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Remembering David Sackett, “The Father of Evidence Based Medicine”

Remembering David Sackett, “The Father of Evidence Based Medicine”

This past week, Canadian medicine lost one of its greats. One of the fundamental tenets of medical education and practice today, is that treatment should be guided by evidence. It seems so logical and fundamental, and yet, the “science of evidence-based medicine” is relatively young. Arguably, the father of that science[1], David Sackett, just recently passed away at age 80. Ostensibly, Sackett was able to pioneer and champion the marriage of statistically based epidemiology with the practice of clinical medicine.

“Born in Chicago, Illinois, Sackett earned his medical degree at the University of Illinois, trained as an internist and nephrologist, and then received a master’s degree in epidemiology from Harvard University in Boston, Massachusetts. He joined the faculty of McMaster University’s brand new medical school in Hamilton, Ontario, Canada, in 1967, where he established the world’s first department of clinical epidemiology.”[2]

Sackett was instrumental, if not foundational, to the teaching of how physicians generate evidence, how they critically appraise the literature, and how they practice evidence based medicine (EBM)…which is arguably the most important movement in medicine in the past 25 years.”[3]

Early in his career, Sackett “became interested in how the methods of epidemiology could be applied to his ‘first love,’ clinical medicine. He called this combination “clinical epidemiology,” a term that had been used in the 1930s, only then it aimed to pull physicians away from individual patients while Sackett wanted them to go in the opposite direction.”[4]

Evidence-based medicine has had its critics. In the early part of Sackett’s career, he had to defend concerns that he was promoting “cookbook medicine”. To this suggestion, Sackett has responded: “Evidence based medicine is not ‘cookbook’ medicine. Because it requires a bottom up approach that integrates the best external evidence with individual clinical expertise and patients’ choice, it cannot result in slavish, cookbook approaches to individual patient care.”4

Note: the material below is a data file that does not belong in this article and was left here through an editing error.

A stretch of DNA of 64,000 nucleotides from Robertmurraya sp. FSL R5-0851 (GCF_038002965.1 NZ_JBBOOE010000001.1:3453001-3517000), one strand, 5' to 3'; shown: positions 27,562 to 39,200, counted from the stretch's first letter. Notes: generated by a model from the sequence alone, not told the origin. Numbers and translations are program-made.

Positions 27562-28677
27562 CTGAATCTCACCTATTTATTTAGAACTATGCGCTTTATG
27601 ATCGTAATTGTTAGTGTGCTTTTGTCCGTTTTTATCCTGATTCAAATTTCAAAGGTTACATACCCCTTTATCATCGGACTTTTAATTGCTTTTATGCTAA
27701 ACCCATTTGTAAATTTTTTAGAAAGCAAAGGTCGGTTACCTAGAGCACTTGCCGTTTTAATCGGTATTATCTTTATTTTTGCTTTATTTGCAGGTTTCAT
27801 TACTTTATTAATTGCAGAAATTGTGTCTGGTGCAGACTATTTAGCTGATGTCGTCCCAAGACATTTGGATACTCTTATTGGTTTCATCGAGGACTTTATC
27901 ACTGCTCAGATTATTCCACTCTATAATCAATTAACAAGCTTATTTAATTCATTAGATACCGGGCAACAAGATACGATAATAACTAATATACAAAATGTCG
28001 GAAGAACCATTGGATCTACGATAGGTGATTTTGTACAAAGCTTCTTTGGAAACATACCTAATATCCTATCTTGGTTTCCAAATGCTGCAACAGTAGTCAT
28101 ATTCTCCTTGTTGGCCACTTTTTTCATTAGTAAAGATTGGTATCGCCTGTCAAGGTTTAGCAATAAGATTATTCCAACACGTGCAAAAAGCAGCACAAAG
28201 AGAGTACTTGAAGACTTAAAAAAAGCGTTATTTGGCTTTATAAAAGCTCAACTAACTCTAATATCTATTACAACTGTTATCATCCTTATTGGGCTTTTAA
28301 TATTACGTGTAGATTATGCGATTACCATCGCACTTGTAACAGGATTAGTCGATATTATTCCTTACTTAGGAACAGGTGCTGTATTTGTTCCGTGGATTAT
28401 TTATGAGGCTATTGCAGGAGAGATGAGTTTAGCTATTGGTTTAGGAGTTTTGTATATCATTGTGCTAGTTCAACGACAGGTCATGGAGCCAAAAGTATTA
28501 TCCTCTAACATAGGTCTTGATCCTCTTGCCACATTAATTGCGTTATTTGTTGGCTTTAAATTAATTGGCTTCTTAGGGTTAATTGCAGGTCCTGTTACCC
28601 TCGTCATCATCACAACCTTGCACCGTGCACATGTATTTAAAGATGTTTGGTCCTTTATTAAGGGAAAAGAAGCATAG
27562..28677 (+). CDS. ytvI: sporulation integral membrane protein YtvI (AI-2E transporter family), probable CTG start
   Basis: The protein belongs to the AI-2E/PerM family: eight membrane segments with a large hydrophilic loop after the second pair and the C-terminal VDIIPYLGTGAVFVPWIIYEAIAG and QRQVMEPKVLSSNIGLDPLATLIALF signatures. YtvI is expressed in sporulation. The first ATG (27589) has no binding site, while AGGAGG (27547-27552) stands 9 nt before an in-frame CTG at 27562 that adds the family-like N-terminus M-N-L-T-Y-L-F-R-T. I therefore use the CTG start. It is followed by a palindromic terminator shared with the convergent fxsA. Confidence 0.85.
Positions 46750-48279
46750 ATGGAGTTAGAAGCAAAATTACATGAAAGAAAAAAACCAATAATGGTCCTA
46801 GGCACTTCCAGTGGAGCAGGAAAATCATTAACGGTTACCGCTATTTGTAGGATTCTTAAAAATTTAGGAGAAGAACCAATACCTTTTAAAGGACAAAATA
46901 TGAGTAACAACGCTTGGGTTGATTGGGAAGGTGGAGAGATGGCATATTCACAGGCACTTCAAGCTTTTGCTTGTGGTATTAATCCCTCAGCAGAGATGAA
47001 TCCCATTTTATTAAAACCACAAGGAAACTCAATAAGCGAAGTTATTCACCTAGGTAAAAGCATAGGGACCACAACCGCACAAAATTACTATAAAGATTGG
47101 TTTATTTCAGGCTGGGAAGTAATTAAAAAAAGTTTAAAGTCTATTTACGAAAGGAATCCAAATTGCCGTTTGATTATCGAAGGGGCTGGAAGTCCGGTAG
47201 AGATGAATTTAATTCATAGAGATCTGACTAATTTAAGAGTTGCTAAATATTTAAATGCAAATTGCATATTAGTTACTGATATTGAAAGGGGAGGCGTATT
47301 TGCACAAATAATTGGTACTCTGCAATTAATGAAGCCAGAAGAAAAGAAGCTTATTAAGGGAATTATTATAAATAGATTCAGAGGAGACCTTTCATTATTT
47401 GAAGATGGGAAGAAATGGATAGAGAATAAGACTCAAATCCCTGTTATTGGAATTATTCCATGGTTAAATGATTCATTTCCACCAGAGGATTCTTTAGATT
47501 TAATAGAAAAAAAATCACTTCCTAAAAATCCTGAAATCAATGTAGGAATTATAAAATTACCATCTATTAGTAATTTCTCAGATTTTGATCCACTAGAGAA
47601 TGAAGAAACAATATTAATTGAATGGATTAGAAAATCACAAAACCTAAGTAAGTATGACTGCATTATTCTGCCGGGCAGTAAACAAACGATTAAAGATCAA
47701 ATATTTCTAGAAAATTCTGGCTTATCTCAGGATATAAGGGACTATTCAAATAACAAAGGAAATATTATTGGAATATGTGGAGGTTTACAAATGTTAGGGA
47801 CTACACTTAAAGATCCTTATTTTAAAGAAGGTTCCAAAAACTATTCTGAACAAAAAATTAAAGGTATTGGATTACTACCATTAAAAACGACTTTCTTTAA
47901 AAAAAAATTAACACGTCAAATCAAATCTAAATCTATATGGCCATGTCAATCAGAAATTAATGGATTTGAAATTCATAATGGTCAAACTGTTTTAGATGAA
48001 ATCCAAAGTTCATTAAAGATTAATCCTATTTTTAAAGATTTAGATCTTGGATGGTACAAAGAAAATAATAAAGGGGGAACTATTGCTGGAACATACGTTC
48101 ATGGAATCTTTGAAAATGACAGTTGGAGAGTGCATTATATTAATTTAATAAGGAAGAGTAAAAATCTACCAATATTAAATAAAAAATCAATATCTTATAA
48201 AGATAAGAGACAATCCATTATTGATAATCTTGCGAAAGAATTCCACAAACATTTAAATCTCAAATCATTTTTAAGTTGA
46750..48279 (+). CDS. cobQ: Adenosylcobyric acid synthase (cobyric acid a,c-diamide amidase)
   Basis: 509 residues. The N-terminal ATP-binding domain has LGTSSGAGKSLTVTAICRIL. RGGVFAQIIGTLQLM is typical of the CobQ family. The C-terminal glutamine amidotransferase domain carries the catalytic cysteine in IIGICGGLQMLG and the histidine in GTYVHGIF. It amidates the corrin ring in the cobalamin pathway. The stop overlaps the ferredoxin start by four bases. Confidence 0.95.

Sackett has had an illustrious career. He has authored 10 books, over 300 peer reviewed articles, and over 50 book chapters. Sackett was inducted into the Canadian Medical Hall of Fame in 2000, was made an Officer of the Order of Canada in 2001 and received the 2009 Canada Gairdner Wightman Award.[5]

There are several terrific videos reflecting Sackett’s views; one with Steve Paikin is particularly interesting.[6]

If you have any thoughts about Sackett, the early days of McMaster, or EBM, respond to the blog, or better yet, please drop by the Macklem House, my door is always open.




[1] http://www.cmaj.ca/site/misc/david_sackett.xhtml

[2] http://www.medscape.com/viewarticle/844845

[3] http://www.bmj.com/content/350/bmj.h2639

[4] Sackett, D. L. (2000). Evidence-based medicine: How to practice and teach EBM (2nd ed.). Edinburgh; New York: Churchill Livingstone

[5] http://cdnmedhall.org/inductees/dr-david-sackett

[6] http://www.bodyinmind.org/david-sackett-father-of-evidence-based-medicine/


Henry Dinsdale

Fri, 06/30/2017 - 08:40

I had the pleasure of working with Dave on a number of clinical trials, particularly the multicentre effort that first demonstrated the preventive value of aspirin in patients with risk factors for stroke. In addition to Dave’s clinical and investigative skills, an endearing quality was an impish sense of humour that, for example, certainly enlivened his reports to the Council of the Royal College.

Henry Dinsdale


Thanks for your contribution to the memory of David Sackett. Your personal recollections of his contributions is appreciated.



paul armstrong

Fri, 06/30/2017 - 08:41

Dave Sackett was a legend in his own time, generous, thoughtful, incisive, articulate and wise.
As a fledgling Queens’ clinical researcher in the 1970’s I went to his office in Hamilton to seek advice on how to analyze clinical data: I well recall his advice; “what you need here young man is a Fisher’s exact test “ which indeed was key to publishing one of my early papers. Many of us went to McMaster for the workshops he conducted to help us with research methods. We then sent our trainees to Dave and had a few follow him to Oxford and then ultimately back to the brilliant and much admired Ontario Trout Lake workshops for research trainees.
His enormous contributions and legacy are of lasting value and cause for celebration of a professional life that contributed much to many.

paul armstrong


Fri, 06/30/2017 - 08:42


Thanks for your reflections and comments about Sackett. he was truly a giant in Canadian medicine.



Dale Loewen

Fri, 06/30/2017 - 08:43

I met Dr.Sackett,circa 1970,in Prince George,BC at a course for GP’s.I remember thinking this guy has got some clues and is a breath of fresh air.His challenging of the routine physical exam as something not so important at all on the evidence based paradigm and the SOAP model for organising,assessing and recording patient data was something I stuck with from that day forward.It wasn’t long before his conclusions were widely accepted in the GP arena.

Dale Loewen

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